Just because we _can_ do a thing does not mean we _must_ do a thing.


I wonder if those same writers will also file their lending complaints at the brick/mortar libraries and with people who personally lend out books.

Beginning to think that Book publishers will start acting like the RIAA/MPAA and expect payment for each/every eye and each/every ear that can see/hear their stuff everytime (i.e, each book is a disposable one-time read, read twice - pay twice).


To mlanger re (2)

“me-ow” What a catty comment. I get sick of people maligning Netflix. I find plenty of value for $7.99 a month—plenty of independent, foreign, documentaries, classic TV and more.

Please list what books you write, so I can make sure not to purchase.


I wonder if those same writers will also file their lending complaints at the brick/mortar libraries and with people who personally lend out books.

For a physical library to do what Amazon is doing would require that they make 1,000,000 xerox copies of a book and loan them all out at the same time.


The comparison to a physical library in this instance is wrong. A physical library purchased the books that it lends. Amazon did not purchase any of these books that they are lending. They are using eBooks that authors have published through Amazon, in which the authors make a portion of the final sales price and Amazon takes it’s cut.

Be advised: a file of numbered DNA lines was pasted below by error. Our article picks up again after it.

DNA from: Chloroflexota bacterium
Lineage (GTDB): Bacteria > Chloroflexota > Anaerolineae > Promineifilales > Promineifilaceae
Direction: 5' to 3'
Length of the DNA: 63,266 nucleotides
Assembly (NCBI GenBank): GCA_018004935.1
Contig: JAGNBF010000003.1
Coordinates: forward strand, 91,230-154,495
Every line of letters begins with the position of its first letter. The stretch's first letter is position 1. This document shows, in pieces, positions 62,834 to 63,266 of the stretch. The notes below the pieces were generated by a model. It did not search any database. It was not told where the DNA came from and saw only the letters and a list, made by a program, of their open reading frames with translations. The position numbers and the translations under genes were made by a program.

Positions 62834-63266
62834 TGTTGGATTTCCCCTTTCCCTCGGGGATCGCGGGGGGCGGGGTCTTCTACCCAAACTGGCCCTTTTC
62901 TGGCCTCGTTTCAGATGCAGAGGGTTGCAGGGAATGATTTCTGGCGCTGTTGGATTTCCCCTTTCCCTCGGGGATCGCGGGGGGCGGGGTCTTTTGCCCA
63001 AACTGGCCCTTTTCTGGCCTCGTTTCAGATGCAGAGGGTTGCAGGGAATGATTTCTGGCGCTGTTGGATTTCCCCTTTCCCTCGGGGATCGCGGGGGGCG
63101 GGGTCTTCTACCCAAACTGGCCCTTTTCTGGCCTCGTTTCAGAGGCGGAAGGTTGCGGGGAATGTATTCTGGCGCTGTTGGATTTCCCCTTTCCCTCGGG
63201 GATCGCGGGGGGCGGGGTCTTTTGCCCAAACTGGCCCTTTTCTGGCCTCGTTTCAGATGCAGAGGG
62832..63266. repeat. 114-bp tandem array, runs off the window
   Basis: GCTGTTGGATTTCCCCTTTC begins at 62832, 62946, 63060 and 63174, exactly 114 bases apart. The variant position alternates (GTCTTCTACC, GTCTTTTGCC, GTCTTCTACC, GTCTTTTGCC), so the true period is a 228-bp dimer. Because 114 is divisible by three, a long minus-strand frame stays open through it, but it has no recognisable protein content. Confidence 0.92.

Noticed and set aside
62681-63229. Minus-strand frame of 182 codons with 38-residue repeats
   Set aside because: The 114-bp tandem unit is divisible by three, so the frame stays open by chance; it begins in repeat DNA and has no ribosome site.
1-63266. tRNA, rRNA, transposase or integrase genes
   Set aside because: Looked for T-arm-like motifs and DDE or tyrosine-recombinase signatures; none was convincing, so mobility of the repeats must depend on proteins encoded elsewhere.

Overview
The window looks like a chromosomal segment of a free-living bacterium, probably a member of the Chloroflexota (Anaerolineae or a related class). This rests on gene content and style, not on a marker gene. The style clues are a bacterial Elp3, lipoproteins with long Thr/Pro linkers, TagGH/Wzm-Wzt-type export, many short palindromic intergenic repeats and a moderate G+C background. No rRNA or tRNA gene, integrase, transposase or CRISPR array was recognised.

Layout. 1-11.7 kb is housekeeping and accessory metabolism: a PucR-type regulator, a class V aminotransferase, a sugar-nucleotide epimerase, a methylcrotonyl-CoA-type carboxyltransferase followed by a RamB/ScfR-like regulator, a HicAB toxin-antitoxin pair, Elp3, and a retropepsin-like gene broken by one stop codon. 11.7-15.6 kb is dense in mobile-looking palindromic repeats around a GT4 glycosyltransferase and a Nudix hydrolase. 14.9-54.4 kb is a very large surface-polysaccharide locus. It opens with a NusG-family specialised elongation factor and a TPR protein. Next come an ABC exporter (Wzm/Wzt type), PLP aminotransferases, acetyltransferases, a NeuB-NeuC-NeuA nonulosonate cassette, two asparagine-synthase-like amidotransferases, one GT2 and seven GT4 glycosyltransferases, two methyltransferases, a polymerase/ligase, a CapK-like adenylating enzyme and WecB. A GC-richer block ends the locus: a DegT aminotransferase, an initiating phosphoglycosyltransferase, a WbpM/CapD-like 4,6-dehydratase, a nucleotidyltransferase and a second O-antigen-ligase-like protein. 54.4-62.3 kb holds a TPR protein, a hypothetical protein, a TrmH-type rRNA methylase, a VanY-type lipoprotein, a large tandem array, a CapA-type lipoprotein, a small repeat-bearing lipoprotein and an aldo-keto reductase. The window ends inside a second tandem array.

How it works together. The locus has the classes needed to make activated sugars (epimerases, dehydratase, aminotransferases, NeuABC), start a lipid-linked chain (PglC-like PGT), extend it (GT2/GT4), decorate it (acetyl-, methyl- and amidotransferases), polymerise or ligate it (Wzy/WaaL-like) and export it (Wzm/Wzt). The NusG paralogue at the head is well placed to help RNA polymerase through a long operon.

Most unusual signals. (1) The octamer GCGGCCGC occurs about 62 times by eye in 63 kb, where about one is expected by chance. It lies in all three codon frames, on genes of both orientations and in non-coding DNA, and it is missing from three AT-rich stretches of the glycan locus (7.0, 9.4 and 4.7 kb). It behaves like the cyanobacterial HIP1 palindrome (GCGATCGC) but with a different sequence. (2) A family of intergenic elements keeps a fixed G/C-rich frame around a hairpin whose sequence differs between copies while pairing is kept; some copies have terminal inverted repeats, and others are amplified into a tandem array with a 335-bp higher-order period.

I recently pulled all of my RPG books from Amazon because they were wildly discounting our products without any input from us and only providing payment when a book was sold. They never bought anything from us like a regular distributor or retailer would. As a content creator I wouldn’t like what they are doing either. They are attempting to add value to one of their services (Kindle) using content they have not paid for.

Dale Copps

Let’s figure out what’s really going on (can you hear me, Amazon?) before we all get bent out of shape.

If Amazon is buying a copy of a book at the same wholesale price which they would pay to the publisher when and if a customer bought the book through them, then they own that book just as a public library does and, I assume, have as much right to put it into their “Lending Library” as any public library would. If they then loan that copy to a Prime customer and another Prime customer wants it while the first one has it, Amazon will need to buy a second copy of the book before lending it out to two people simultaneously, in order not to be in violation of copyright. I am assuming that is what they are doing, at least in those instances where they have not negotiated a flat fee with the publisher for a given title.

I have no argument, as a writer or a reader, with this arrangement. As an advocate for public libraries, however, I am very concerned about how this may affect the future viability of that institution. Indeed, if Amazon can fully develop a service which at present is very minimal in its offerings, it could spell the end of public libraries. I expound upon this horrific eventuality at greater length on my blog at